At the recent Singapore Parliament sitting on 10th and 11th May 2021, Progress Singapore Party NCMPs Hazel Poa and Leong Mun Wai rose to speak on three bills: the Road Traffic (Amendment) Bill, Covid-19 (Temporary Measures) (Amendment No.3) Bill, as well as the Significant Infrastructure Government Loan Bill.
At the heart of the three speeches is the need to show compassion – from migrant workers whose welfare should be improved, to Singaporeans feeling the strain from a bullish property market.
NO EXCEPTIONS FOR TRANSPORTATION OF WORKERS IN GOODS VEHICLES
In her speech during the second reading of the Road Traffic (Amendment) Bill, Hazel Poa urged the Government to mandate that workers be transported only in vehicles with passenger seats.
Current regulations under the Road Traffic Act state that good vehicles are not allowed to be used to ferry passengers, but an exception is made for workers to be carried on a goods vehicle owned or rented by their employer if they meet a set of stipulated rules.
While some progress has been made in improving safety of workers transported in goods vehicles over the past 10 years, Ms Poa noted that there still continues to be injuries — even fatalities.
“It is clear that the current measures for transporting workers as passengers on goods vehicles is not enough and must be improved,” she told the House.
To allay concerns about costs involved in ferrying workers on passenger vehicles, Ms Poa suggested financial assistance for businesses. She noted that the Government had previously doled out assistance to school bus operators — to the tune of around S$22 million — for the retrofit of seatbelts on all seats.
“We can also explore whether there is spare capacity in the form of tour buses now under-utilised that will make this a good time to implement new measures,” Ms Poa added.
She also urged the Government to also proactively review all areas relating to the protection of migrant workers’ rights, including dormitory conditions, recruitment costs, job mobility and strengthening enforcement of breaches by employers.
REIN IN PROPERTY MARKET, ALLEVIATE SOCIAL INEQUALITY
At the reading of the Covid-19 (Temporary Measures) (Amendment No.3) bill on 11th May, Leong Mun Wai voiced out several concerns about the knock-on effects the measures could have on exacerbating social inequality.
While the bill revolves around providing relief for local construction companies who have been hard-hit by the pandemic, Mr Leong asked for clarification who would foot the bill for the financial relief.
One concern is that property developers will pass the costs on to homebuyers, which Mr Leong said “will be imposing another indirect tax on our people who are also suffering under the Covid pandemic”.
Urging the Government to rein in the bullish sentiment in the property market now, Mr Leong said it is an opportune time to increase the Additional Buyer Stamp Duty to reduce foreigners’ demand, while raising revenue to pay for the financial relief for the contractors.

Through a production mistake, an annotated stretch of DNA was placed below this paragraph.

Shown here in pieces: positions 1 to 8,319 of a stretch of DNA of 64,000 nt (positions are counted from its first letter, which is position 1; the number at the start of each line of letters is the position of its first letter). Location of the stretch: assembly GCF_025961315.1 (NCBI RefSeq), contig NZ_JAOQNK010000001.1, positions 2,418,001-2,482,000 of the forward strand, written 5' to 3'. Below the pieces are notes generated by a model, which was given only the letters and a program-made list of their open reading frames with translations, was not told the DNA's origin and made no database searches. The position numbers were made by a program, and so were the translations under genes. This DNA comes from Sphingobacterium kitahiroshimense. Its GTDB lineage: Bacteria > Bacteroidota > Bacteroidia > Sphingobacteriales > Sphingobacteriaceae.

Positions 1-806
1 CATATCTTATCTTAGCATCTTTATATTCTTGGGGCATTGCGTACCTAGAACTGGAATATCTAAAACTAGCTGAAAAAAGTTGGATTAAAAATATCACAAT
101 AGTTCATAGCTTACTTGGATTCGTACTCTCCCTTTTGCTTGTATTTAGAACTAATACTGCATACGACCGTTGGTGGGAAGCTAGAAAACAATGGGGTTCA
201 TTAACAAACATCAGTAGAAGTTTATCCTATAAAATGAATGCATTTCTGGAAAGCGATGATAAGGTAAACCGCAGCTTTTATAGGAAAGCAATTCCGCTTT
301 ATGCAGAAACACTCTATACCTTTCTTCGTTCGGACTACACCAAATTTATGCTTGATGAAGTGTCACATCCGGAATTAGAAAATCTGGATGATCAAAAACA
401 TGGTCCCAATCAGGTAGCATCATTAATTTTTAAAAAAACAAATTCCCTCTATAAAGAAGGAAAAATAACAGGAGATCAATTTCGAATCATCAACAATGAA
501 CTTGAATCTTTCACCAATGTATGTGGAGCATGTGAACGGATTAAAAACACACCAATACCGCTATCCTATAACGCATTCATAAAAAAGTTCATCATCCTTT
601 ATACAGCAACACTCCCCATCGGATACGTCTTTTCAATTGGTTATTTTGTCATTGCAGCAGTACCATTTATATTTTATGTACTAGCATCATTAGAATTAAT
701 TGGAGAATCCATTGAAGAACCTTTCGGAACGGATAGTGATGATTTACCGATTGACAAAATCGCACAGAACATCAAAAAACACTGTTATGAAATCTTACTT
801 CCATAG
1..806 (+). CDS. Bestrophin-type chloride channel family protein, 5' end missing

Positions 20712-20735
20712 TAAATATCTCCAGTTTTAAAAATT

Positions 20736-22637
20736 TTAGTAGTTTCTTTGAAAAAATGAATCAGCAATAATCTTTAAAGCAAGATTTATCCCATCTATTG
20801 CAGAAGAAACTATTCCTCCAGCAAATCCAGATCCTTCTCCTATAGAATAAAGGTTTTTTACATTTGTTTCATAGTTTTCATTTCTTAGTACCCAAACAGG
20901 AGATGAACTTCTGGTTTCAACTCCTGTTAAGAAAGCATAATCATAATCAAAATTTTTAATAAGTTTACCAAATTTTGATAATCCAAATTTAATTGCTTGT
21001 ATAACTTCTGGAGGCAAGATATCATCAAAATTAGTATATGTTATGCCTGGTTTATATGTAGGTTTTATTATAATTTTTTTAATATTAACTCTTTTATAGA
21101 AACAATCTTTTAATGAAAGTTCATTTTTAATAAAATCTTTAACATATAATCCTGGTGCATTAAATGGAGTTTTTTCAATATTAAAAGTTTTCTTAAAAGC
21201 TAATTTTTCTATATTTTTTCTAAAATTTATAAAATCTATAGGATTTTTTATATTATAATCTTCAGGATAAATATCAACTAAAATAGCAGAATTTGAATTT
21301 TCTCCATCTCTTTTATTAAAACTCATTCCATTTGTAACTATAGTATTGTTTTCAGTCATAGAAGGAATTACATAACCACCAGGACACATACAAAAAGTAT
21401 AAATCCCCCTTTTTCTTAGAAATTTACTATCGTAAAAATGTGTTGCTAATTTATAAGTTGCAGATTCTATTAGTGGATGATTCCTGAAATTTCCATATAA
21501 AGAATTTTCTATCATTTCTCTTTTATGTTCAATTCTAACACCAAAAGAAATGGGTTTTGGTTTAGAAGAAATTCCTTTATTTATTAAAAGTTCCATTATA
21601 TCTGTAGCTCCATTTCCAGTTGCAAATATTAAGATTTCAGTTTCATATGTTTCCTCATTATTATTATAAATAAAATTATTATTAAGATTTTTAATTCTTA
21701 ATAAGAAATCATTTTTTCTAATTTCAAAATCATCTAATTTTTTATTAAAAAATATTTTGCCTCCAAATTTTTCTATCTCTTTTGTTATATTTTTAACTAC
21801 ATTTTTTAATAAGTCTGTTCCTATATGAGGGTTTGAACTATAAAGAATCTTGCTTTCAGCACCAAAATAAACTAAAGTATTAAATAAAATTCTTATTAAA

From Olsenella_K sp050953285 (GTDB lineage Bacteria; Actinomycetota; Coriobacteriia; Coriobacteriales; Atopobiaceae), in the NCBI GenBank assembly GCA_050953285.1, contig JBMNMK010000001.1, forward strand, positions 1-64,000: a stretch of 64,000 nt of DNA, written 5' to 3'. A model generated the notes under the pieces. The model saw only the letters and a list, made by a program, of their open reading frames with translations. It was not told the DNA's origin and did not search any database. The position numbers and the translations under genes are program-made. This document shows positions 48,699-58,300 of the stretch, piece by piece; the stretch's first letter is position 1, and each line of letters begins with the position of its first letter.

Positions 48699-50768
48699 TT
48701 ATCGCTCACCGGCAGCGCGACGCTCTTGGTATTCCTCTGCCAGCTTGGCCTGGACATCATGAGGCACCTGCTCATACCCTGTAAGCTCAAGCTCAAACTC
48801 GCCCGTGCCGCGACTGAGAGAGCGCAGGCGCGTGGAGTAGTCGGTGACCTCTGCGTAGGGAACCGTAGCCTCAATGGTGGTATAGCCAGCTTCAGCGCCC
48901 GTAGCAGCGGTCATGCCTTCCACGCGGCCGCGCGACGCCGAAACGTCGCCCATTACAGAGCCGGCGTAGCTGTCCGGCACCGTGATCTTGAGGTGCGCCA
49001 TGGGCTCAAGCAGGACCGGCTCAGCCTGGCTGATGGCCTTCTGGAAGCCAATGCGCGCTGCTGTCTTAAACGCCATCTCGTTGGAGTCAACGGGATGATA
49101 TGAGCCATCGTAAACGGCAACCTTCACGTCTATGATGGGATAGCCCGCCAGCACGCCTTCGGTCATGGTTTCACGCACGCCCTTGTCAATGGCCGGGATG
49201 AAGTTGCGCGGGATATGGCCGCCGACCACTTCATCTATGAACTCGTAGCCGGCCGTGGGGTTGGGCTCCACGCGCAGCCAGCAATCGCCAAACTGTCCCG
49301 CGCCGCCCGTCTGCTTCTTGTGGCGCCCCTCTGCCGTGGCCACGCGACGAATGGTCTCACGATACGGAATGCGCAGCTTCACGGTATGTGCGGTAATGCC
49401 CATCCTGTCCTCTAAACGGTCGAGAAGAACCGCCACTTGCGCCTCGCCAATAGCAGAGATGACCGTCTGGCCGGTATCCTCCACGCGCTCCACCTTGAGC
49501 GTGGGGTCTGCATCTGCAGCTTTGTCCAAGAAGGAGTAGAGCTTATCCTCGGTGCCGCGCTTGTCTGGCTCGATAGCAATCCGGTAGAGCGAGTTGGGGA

Relief for construction companies should also come with a commitment to accelerate process redesign, including investing in automation, said Mr Leong. This is a move that could, in the long run, spark interest from Singaporeans to join the building and construction sector, he added.
“If the Government dares to take the bold move to make a bigger increase in the ABSD, there will be even enough additional fiscal revenue to provide for renovated public rental units or subsidised private rental units to Singaporean couples who are waiting for their BTO flats,” Mr Leong said.
ALLOCATE MORE FUNDS TO ALLEVIATE MIDDLE-CLASS FINANCIAL STRESS
While the Significant Infrastructure Government Loan Bill (SINGA Bill) can help to improve the financial efficiency and fiscal accountability of public finances, PSP believes that the bill is “no indication that the Government is short of funds for national development”.
Speaking at the reading of the bill – which will allow the Government to borrow S$90 billion for national infrastructure projects – on 11th May, Mr Leong noted that with large capital inflows and a high Net Investment Return from the country’s coffers, Singapore’s total financial assets are still growing, and are adequate to fund major infrastructural projects.
“Hence, SINGA is just an additional financing scheme and not an absolutely necessary funding source,” he told the House.
Over and above the fiscal accountability afforded by the bill, Mr Leong urged the Government to address the issue of intergenerational inequity.
Said Mr Leong: “Up till now, the Government has always frontloaded all the infrastructural costs to the current generation of Singaporeans and at the same time, parked a disproportionate amount of current fiscal resources into the national reserves.
“In addition, social security costs, namely retirement and healthcare costs, of the Singaporeans are all self-funded by themselves without burdening the future generations.”
Mr Leong called on the Government to review the country’s long-term fiscal plan, and allocate more relief to help alleviate the financial pressure facing middle-class Singaporeans.
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